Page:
Review: Incarceron

Title: Incarceron
Author: Catherine Fisher
Series: Incarceron
Publisher: Firebird / Hodder Children’s
Release Date: 2011 / 2007
Source: Giveaway – Pretty Deadly Reviews
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Finn cannot remember his childhood. He cannot remember his life before Incarceron – a prison that has been sealed for centuries, where inmates live in cells, dilapidated cities, and unbounded wilderness. No one has ever escaped. But then he finds a crystal key and a girl named Claudia.

Claudia’s father is the Warden of Incarceron.  And Claudia is about to become a kind of prisoner herself, doomed to an arranged marriage. If she helps Finn in his escape, she will need his help in return.

But they don’t realize that there is more to Incarceron than meets the eye. Escape will take their greatest courage and cost far more than they know . . . because Incarceron is alive.


My Thoughts

Incarceron, wow! I have never read a book quite like this one. The anachronistic absurdity of Protocol intrigued me as much as it repulsed. I can, sadly, imagine a world where the leaders truly did lose their senses and came up with such an illogical and controlling decree.

The world of Incarceron, the prison itself, is dangerous yet compelling and at times beautiful. Forests of metal trees, cells, rotting filth, strange cities and even a tower in the sky.  While the world inside seems cobbled together out of different dreams, horrors, and times, it fits perfectly within the reality of what Incarceron is.

Claudia is a wilful, strong, and intelligent girl that is trapped in the world of corrupt politics. Finn is trapped in the corrupt Incarceron and in his own being as he has no memory from before awaking three years ago in a cell. Through a strange happenstance they end up meeting, virtually, and in a very short time, are both risking everything to find a way to get Finn Outside. The prison doesn’t want to loose Finn, yet just as determined is Claudia to rescue him. Her determination increases when she comes to believe that he is her lost betrothed.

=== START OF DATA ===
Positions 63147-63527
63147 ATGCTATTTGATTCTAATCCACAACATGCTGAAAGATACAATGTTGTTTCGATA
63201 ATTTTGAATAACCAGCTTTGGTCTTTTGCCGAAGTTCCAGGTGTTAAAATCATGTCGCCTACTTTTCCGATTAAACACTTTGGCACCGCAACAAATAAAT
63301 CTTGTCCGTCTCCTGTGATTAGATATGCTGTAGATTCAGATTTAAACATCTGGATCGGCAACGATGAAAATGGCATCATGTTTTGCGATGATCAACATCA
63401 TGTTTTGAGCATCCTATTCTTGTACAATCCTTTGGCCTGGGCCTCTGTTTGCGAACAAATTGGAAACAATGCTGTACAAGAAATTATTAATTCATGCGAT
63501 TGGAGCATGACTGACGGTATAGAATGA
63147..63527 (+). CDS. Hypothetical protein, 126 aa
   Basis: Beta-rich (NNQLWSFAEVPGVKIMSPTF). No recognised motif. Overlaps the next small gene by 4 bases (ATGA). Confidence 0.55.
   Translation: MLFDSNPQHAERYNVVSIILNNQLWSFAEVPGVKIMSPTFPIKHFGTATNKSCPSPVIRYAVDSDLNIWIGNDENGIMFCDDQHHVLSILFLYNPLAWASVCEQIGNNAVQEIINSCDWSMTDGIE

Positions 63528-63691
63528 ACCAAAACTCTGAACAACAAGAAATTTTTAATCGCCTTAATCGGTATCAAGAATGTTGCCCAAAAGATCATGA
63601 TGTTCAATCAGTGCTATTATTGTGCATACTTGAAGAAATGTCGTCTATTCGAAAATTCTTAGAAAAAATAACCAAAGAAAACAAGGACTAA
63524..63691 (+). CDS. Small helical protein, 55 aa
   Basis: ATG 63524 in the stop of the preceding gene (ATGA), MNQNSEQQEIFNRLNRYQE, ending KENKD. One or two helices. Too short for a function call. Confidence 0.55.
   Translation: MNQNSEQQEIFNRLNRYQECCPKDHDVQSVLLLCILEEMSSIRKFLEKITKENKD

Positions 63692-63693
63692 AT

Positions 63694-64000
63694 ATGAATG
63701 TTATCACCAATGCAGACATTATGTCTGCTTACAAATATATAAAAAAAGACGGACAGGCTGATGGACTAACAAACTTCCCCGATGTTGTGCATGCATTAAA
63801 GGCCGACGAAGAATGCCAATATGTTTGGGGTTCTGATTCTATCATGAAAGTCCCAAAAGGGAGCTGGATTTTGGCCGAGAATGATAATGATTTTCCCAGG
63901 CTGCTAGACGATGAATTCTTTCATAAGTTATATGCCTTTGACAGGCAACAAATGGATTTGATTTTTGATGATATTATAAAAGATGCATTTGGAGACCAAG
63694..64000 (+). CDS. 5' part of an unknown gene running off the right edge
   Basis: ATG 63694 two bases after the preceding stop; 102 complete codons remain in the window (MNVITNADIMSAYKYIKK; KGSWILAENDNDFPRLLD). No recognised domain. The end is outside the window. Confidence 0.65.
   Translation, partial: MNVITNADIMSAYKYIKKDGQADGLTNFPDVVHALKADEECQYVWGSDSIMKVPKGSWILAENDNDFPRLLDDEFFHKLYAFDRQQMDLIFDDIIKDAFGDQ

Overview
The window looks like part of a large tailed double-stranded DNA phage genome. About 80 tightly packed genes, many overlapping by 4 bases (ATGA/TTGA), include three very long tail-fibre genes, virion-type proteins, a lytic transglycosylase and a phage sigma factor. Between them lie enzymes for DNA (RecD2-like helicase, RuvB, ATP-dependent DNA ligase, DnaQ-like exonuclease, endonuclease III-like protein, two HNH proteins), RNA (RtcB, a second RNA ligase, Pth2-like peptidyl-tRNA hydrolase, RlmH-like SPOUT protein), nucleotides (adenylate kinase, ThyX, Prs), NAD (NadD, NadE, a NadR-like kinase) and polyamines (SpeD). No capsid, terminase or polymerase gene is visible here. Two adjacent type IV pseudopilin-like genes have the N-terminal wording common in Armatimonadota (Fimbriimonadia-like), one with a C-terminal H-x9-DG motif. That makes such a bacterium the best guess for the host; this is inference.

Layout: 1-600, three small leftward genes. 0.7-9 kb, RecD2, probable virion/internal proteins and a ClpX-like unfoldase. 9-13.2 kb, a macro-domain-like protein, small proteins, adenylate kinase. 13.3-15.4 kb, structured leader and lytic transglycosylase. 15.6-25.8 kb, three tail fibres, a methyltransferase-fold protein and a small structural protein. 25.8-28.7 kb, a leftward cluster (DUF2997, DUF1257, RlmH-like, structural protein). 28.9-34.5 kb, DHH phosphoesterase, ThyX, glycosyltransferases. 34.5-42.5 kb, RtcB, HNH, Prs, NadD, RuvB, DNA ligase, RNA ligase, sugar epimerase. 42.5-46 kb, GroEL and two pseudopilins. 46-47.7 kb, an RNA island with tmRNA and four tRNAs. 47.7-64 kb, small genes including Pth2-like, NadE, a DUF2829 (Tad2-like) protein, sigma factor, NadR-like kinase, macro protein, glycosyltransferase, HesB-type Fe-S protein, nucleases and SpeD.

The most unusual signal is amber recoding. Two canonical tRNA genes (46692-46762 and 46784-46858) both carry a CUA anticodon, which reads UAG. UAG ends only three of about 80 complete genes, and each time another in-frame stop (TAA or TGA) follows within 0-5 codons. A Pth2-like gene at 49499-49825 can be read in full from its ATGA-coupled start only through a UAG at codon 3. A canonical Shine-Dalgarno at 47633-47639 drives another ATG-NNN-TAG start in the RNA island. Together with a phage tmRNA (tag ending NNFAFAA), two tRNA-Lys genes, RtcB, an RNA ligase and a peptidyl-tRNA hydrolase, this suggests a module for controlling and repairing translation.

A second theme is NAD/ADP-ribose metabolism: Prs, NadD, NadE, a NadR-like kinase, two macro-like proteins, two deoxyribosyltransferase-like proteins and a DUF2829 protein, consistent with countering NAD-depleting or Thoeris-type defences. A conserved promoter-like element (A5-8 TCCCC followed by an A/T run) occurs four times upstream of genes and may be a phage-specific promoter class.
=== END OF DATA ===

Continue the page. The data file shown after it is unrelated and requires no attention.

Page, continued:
The characters are likable and you quickly get drawn into caring about them and hoping for their future. Even the lecherous Earl, grasping yet stoic Warden, and the wicked oathbrother Keiro are endearing in their own strange ways. The Queen is a definite exception – vile creature she is. But in a world of archaic politics, are you ever truly free? Is there a way to even save the would be prince (and no, I’m not telling whom that would be)?


This was a combination of fast action-paced and slow intrigued-pace, blending to create an inviting and engaging world where you hate to have to pause in your reading. The end was definitely left as a tease for the sequel, Sapphique. I hope there is more development with Jared (Claudia’s very ill tutor) in the next book. There is just something compelling about him that I can’t quite explain. My only real complaint is that I was able to figure out who the prince was too early in the book. But all around I loved the book and give it 4.5 drops!


Thankfully I have that book also so I will be beginning that next and posting its review next week.


My Rating



About the Author

Catherine Fisher is the New York Times best-selling author of Sapphique and Incarceron. She is “one of today’s best fantasy writers,” according to the London Independent. An acclaimed novelist and poet, she has written many fantasy books for young people, including The Oracle Prophecy series.

Please visit her website for more information, updates, or to contact Catherine Fisher.



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